However, from the beginning, I was thinking of braided I-cords rather than strands of yarn, and you can see the (unfortunately shaded) close-up of my version to the right. I thought a nice, neutral ivory would look nice and classic, and maybe even a little blonde. I also chose to up the difficulty factor a bit with four strands instead of the usual three.
To top it off, I added big tassels at the ends (see image at left). At 96″ long, you’ll certainly be able to wrap it around your neck a few times, so even though it’s quite skinny, you’ll still stay warm. Of course, you can make it as long or as short as you want.
For the free pattern, click here (or follow the “Free Pattern” link under the banner above). And please send me any comments or suggestions.
The crocheted Woven Stitch Table Runner pattern is up! Check out the “Free Patterns” link above. I actually finished the table runner a few months ago, but it sat around in my FUFO pile waiting for the pattern to be written up. This is a really simple pattern but I love the way it turned out so much that I wanted to share it with everyone. The yarn has a really beautiful sheen and the shells and wooden beads in the trim makes the runner, in my humble opinion, both elegant and casual. I could imagine this runner with a fancy table setting or out on a picnic table near the beach.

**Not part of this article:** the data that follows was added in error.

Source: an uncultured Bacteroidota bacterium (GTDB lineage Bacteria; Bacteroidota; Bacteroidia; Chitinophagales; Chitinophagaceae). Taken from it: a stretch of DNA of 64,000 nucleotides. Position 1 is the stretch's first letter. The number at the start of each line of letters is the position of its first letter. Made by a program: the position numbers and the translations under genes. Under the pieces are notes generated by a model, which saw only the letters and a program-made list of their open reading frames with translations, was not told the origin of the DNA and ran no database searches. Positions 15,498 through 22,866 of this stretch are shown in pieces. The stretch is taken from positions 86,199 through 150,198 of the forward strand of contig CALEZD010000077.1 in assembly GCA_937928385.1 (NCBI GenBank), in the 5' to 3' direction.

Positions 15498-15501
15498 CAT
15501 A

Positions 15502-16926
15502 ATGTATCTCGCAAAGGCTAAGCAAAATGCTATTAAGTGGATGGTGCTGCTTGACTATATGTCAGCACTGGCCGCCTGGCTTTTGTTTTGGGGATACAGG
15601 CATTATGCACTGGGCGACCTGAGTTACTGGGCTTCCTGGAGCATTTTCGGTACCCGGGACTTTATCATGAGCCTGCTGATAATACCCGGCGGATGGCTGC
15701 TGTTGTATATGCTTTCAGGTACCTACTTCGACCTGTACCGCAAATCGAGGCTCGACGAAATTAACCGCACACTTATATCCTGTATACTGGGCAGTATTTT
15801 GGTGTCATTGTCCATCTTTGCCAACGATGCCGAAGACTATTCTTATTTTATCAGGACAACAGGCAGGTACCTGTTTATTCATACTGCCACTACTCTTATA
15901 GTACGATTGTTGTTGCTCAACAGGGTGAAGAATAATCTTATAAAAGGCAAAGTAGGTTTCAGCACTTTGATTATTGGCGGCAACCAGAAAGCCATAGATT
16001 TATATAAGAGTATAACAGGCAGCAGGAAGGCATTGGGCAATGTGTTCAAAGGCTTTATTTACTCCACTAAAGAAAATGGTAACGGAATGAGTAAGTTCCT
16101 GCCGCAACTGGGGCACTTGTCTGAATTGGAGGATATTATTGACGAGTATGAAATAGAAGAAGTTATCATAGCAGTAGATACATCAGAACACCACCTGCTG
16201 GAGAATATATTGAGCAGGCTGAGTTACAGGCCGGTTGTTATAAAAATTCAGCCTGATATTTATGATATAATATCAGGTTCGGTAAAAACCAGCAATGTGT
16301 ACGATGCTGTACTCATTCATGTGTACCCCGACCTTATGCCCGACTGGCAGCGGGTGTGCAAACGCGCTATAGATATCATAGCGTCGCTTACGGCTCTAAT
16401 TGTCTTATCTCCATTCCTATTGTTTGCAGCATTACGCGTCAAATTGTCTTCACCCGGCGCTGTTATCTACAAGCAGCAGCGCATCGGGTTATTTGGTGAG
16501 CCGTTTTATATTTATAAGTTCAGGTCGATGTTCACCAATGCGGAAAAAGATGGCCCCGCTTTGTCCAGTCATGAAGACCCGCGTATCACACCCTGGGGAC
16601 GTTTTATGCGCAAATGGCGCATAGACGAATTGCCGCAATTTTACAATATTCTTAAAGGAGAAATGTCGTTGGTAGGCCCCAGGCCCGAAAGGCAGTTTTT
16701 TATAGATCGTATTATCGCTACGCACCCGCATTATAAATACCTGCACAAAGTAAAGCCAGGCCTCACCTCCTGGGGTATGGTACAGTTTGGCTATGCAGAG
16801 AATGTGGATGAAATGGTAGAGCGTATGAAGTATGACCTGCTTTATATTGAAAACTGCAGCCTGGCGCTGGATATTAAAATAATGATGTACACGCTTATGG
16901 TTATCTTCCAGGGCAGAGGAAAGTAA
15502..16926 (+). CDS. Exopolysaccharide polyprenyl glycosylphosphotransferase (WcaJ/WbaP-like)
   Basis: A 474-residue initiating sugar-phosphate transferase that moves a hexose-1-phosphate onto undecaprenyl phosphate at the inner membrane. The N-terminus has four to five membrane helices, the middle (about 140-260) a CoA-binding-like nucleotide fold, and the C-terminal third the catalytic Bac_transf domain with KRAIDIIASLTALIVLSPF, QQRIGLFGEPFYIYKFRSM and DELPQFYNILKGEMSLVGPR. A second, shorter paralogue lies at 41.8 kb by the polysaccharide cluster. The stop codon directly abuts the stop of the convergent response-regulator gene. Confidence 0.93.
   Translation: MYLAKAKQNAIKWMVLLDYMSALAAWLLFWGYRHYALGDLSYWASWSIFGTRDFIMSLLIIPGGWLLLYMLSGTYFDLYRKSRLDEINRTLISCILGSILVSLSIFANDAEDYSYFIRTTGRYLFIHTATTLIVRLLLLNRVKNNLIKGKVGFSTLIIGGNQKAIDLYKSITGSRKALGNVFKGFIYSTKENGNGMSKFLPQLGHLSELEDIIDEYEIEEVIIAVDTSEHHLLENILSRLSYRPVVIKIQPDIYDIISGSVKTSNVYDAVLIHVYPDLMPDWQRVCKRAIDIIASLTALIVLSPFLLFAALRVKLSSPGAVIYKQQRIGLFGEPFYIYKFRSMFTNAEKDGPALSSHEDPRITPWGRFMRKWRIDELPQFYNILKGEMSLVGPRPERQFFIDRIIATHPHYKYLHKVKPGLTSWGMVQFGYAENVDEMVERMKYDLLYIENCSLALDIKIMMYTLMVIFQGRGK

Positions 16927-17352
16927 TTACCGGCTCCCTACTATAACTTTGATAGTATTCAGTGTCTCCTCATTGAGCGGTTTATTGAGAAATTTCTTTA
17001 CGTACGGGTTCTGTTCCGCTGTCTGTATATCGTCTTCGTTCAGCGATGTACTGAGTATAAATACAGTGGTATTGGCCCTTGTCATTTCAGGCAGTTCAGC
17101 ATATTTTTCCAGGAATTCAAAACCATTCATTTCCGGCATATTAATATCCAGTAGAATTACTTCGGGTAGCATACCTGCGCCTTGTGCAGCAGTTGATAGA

Obviously, you can make the runner any size you wish depending on the size of your table and the surface area you’re trying to cover. You can figure out how much yarn you’ll need by multiplying the width by the length and comparing that result with the surface area (width X length–in this case, 9″ X 60″ = 540 square inches) covered by my pattern. If the surface area of the runner you want to make is, for example, 432 square inches or 80% of my pattern, then you will need approximately 80% of the yarn I have called for in my pattern.
The trim is sewn on with needle and thread after the runner is crocheted, and instructions are provided in the pattern here. To the right, you can see a photo with the back of the runner showing so you can see how the trim is attached. Obviously, there are a lot of different trims out there so the possibilities for your decor choices should be endless.